FCC Chief Defends Changes In Media Ownership Rules
By Peter J. Howe, Boston Globe

CHICAGO -- Federal Communications Commission chairman Michael K. Powell yesterday dismissed as ''garbage'' claims that the interests of the American public went unheard when the FCC last week approved landmark changes allowing further consolidation of media ownership.

In an interview at the National Cable & Telecommunications Association annual meeting here, Powell, who led the Republican majority approving the changes, said he thinks most Americans are unconcerned by the FCC moves. The changes would let one company own a newspaper and television stations in 80 percent of US markets and allow a single broadcasting company to own up to three stations in Boston and five larger markets, as well as VHF stations reaching up to 45 percent of all US households and UHF stations reaching 90 percent.

Leading Democrats and critics of media consolidation have said the changes undermine diversity and local perspective in media viewpoints and were rammed through by the FCC's three Republican commissioners after little public scrutiny.

But Powell said yesterday, ''I don't accept the premise that the public wasn't informed. How is it that you have half a million comments but somehow the public wasn't informed? I have e-mails; I have letters; I have telephone calls. We have a 60-person call center that logged calls all day. We had more public response on this issue than any other issue I've seen in my tenure'' as a commissioner and chairman since 2001.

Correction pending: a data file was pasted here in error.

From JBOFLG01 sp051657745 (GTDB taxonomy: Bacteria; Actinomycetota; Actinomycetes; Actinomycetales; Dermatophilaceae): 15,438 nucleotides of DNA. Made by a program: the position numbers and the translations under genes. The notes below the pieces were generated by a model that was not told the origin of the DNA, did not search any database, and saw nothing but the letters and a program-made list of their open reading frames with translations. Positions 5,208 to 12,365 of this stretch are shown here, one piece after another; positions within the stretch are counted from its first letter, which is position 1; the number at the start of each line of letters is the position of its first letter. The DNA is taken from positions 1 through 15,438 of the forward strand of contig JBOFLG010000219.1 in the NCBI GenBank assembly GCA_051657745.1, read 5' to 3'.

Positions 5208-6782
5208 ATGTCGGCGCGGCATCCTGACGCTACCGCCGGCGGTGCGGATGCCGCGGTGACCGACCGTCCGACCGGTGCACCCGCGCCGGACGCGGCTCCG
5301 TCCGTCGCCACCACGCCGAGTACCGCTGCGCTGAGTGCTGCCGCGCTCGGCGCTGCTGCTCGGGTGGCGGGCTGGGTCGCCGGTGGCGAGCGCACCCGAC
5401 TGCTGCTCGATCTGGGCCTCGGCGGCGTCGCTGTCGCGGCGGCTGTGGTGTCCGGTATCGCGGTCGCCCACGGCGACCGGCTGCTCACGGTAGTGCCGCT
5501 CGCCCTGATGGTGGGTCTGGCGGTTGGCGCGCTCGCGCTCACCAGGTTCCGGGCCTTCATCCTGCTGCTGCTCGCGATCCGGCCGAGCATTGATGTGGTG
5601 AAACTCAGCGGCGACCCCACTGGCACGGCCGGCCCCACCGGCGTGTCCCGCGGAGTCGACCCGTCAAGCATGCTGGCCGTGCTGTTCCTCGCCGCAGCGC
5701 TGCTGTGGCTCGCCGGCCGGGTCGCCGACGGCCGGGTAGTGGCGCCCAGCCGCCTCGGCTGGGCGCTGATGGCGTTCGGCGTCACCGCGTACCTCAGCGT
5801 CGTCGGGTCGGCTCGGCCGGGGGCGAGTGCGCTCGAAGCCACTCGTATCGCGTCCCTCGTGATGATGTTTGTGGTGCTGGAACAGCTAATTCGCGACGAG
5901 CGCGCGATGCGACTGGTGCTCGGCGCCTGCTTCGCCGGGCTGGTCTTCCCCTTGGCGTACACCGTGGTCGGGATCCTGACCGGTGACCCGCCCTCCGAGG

''That's garbage,'' Powell said of critics' contention that the public was uninformed about the changes and uninvolved in shaping them.

Powell suggested that a ''silent majority'' backed or accepted the changes despite vociferous, organized opposition.

''If members of the public aren't as excited as you or don't care as much as you, it doesn't mean they aren't informed,'' Powell said. While a widely publicized Pew Foundation study showed 70 percent of Americans hadn't read or heard much about the FCC proceeding, Powell said a less publicized finding of the same study showed 57 percent felt they weren't going to be affected much by them. ''You never hear that cited,'' he said.

''There was a really dramatic misunderstanding of the substance of what was at issue,'' Powell said. ''Let's remember, I didn't eliminate one rule'' governing media ownership, but changed the standards for several rules.

Regarding media consolidation, Powell said, ''Everybody has concerns in this, but nobody knows where the lines lie. We just drew the lines'' at new standards, based on orders from federal courts to reconsider the legality of media ownership caps. Broadcast companies challenged the old caps and ban on newspaper-TV cross-ownership, arguing the rules were outdated because of the profusion of cable channels and Internet news and entertainment sources.

FCC commissioner Jonathan S. Adelstein, a Democrat, declined to respond to Powell's comments directly. But Adelstein said that ''in a decision like this, you can't have too much public input. It affects every radio listener and television watcher. It affects democracy.''

Adelstein continued, ''In this circumstance, maybe we should have gone to extraordinary lengths because these were extraordinary circumstances,'' adding that he is considering asking the FCC to reconsider the vote, although it is doubtful that Powell or commissioners Kathleen Q. Abernathy and Kevin Martin, both Republicans, will change their votes.